Despite the fact that the three of them were watching me, I squinted.
I inched my feet towards the edge and some of the looser rocks fell away from the cliff face, shattering on to the boulders below. That was a decent enough reason to shut my eyes. I kept them closed, not because I wanted to shut out the fear, but because I wanted to pay attention to its source. My feet were sending signals to my legs, telling them that standing on the edge of the cliff was a terrible idea. My stomach was sending similar signals to my brain and my arms refused to unhinge themselves from being wrapped around my stomach. It was obvious that my body was against the act of jumping into Stanton River. For these reasons, I started thinking about how I had found myself in this situation.
The four of us had drawn straws to decide the order for the leap into the river and I was the third to jump. Michael was first. His father regularly brought him down to this area of Greenvale, so it wasn’t too surprising that, within seconds of Charlie plucking the final stick out of Billy’s hands, Michael had pulled his white T-shirt over his head, thrown it on the ground and ran towards the cliff’s edge. Without the slightest hesitation, he leapt, and we could feel the silence as he drifted through the air, his arms moving in tiny circles to help him maintain his posture. He fell for long enough that the three of us had time to make our way to one of the boulders and see him land in the water with as much confidence as he had jumped. The split second before he reappeared lasted an eternity, but the reward of seeing his grinning face break the surface of the water was worth it. He’d set a benchmark that the rest of us were going to find difficult to reach.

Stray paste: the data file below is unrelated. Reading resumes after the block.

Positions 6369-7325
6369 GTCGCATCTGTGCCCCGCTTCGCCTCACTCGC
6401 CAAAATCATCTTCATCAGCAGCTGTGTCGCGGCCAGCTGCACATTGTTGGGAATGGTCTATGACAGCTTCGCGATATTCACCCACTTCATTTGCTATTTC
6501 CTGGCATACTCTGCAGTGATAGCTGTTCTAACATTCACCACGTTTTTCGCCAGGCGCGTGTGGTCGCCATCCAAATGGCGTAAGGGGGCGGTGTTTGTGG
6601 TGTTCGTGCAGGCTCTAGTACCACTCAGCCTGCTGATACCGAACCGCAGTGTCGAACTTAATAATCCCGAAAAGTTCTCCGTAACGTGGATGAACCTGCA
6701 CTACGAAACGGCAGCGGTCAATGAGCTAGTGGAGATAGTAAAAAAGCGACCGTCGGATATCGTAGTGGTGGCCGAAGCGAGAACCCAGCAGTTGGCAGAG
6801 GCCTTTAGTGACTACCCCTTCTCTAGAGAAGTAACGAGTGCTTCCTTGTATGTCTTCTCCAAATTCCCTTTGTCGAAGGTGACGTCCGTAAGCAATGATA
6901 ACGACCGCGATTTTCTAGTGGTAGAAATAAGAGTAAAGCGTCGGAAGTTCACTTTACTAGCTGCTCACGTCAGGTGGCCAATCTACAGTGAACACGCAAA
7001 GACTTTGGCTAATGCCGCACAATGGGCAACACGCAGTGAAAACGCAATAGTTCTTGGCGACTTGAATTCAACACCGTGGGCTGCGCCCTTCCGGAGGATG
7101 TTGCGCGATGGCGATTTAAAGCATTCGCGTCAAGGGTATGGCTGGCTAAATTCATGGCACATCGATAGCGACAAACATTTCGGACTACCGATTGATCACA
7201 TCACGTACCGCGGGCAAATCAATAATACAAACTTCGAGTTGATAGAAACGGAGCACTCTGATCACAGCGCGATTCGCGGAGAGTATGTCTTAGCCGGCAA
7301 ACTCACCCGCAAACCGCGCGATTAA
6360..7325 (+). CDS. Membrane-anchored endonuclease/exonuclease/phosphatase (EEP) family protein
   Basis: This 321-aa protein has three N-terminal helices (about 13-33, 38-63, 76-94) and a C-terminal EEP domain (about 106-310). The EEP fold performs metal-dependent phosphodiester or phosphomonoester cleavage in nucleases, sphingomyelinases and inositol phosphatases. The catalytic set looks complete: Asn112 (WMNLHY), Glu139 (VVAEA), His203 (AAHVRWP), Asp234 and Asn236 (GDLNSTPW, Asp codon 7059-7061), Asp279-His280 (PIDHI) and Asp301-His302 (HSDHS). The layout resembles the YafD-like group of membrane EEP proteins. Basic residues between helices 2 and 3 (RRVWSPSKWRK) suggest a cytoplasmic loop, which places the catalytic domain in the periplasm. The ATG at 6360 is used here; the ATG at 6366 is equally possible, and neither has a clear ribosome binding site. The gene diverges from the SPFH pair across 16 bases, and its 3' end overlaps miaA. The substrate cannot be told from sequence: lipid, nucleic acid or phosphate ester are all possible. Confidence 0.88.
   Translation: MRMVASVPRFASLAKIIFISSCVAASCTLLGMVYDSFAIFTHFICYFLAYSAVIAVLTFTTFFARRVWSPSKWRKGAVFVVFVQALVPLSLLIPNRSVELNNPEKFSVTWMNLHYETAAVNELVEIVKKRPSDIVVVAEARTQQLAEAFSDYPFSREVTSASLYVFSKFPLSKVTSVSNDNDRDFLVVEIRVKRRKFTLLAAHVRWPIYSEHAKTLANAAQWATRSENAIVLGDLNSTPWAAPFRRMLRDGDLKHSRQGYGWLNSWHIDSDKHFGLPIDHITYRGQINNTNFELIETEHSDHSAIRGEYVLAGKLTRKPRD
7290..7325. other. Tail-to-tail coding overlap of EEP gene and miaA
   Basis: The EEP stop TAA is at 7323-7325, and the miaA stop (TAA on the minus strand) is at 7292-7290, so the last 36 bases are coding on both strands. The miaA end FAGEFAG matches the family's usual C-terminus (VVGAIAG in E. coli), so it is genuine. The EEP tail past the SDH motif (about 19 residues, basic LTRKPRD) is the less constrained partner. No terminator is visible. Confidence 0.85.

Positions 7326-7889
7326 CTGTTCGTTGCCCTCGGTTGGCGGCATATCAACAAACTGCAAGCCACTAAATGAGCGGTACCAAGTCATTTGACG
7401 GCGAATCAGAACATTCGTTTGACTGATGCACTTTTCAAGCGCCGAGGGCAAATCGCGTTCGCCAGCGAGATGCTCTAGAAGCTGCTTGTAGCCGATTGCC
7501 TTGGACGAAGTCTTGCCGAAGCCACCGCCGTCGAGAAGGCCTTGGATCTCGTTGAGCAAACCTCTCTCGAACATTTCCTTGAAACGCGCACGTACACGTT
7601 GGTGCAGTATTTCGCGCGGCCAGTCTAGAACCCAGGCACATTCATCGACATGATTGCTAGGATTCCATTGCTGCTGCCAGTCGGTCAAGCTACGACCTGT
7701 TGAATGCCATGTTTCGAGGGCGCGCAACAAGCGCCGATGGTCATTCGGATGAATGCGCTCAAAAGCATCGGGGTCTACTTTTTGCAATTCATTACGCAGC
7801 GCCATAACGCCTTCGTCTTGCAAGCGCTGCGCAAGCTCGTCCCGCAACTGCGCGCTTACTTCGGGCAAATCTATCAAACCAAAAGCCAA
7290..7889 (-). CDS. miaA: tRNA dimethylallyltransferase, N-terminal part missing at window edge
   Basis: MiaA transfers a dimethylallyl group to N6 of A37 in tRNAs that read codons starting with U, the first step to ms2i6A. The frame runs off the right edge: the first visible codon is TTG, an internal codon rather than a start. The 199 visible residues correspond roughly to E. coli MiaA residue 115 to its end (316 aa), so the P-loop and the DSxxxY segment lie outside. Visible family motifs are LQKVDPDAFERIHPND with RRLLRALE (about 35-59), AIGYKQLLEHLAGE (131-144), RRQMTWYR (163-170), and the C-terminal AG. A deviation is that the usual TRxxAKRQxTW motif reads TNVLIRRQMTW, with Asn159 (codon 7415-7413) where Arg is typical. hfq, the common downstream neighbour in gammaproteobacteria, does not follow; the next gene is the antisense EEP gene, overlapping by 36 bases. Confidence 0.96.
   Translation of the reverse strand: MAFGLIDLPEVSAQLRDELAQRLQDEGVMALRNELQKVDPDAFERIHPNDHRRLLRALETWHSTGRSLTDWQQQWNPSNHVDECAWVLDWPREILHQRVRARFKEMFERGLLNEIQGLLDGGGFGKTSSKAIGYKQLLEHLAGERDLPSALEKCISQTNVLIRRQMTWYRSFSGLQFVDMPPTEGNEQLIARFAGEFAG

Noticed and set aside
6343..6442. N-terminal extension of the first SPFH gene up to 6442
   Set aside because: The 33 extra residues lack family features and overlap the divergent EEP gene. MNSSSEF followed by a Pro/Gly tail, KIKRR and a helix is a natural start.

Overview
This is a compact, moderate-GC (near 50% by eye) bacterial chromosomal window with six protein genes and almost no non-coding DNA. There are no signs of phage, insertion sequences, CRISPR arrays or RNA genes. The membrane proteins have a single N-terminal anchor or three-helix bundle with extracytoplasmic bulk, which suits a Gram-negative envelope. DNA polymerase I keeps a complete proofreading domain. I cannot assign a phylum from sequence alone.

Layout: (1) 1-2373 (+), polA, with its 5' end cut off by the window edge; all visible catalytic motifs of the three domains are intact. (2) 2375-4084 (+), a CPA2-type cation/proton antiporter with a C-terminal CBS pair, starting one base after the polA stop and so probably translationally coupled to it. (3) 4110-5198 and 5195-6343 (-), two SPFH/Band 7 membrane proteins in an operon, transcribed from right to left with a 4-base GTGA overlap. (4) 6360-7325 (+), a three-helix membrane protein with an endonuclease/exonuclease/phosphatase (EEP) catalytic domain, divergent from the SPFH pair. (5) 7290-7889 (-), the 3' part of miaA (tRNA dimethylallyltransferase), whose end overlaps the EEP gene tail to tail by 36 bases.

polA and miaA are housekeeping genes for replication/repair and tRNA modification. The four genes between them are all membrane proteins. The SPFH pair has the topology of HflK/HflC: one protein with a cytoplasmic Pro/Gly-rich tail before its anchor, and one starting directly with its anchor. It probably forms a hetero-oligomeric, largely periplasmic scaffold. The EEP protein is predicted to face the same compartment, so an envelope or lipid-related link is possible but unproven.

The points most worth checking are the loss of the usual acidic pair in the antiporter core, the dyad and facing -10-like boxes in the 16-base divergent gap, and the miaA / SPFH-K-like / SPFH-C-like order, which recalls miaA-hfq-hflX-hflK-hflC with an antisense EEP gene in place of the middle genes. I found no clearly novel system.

If anyone could reach it, however, it was Billy Coates. He was notorious for discovering the daring activity in an otherwise calm environment and he had a reputation for never backing down from a challenge. Charlie and I were still congratulating Michael through a series of war cries that echoed from one bank to the other as Billy cracked his knuckles and headed to the edge of the cliff. Charlie walked over to one of the boulders to help direct Michael climb his way back up the cliff face. Billy was looking down into the water without smiling while strands of his hair started flicking backwards and forwards in the breeze. He was scared. I’d never seen Billy be concerned about anything before, so I instantly started to feel my own fear building. I almost felt privileged to be one of the only people to see Billy Coates consider his actions so thoughtfully. By the time Michael joined us at the top, Billy was preparing for his run-up. He found his way to the edge in three giant steps and launched himself out from the cliff face. Just to show off, Billy completed a mid-air spin as he fell towards the water and, after landing safely, he resurfaced, laughing and mocking the next jumper.
There was no way I was going to run up like the other boys, so I stood close enough to the edge that my toes could still feel the ground and squinted. I only opened my eyes because Michael was mocking me; saying he was going to tell Amy Sandal that I was too chicken to jump. I responded that I had a much bigger chance of jumping off this cliff than he did talking to someone like her. He had a point, though. I didn’t want to jump. And, as I looked down into the water a part of me thought that maybe Amy thinking I was chicken was the lesser of two evils. My heart jumped up into my throat when I saw a shadow move under the water. The water was crystal clear so there was no doubt in my mind that something was there. It reminded me of a whale. A whale with wings instead of fins. I looked over at Billy, silently asking him if he had seen the same thing. He grinned knowingly and told me to stop me such a chicken.
I looked back down into the water and whatever was there was gone. I shrugged it off as clouds moving overhead, casting a shadow on the surface of the water. I was exhausted from being so scared anyway. I took a deep breath, bent my knees and set myself free from the constraints of the cliff.
My name is Gregg Savage and, every night when the house is quiet, I write and publish a free children’s story at dailytales.com.au for you to share and enjoy.
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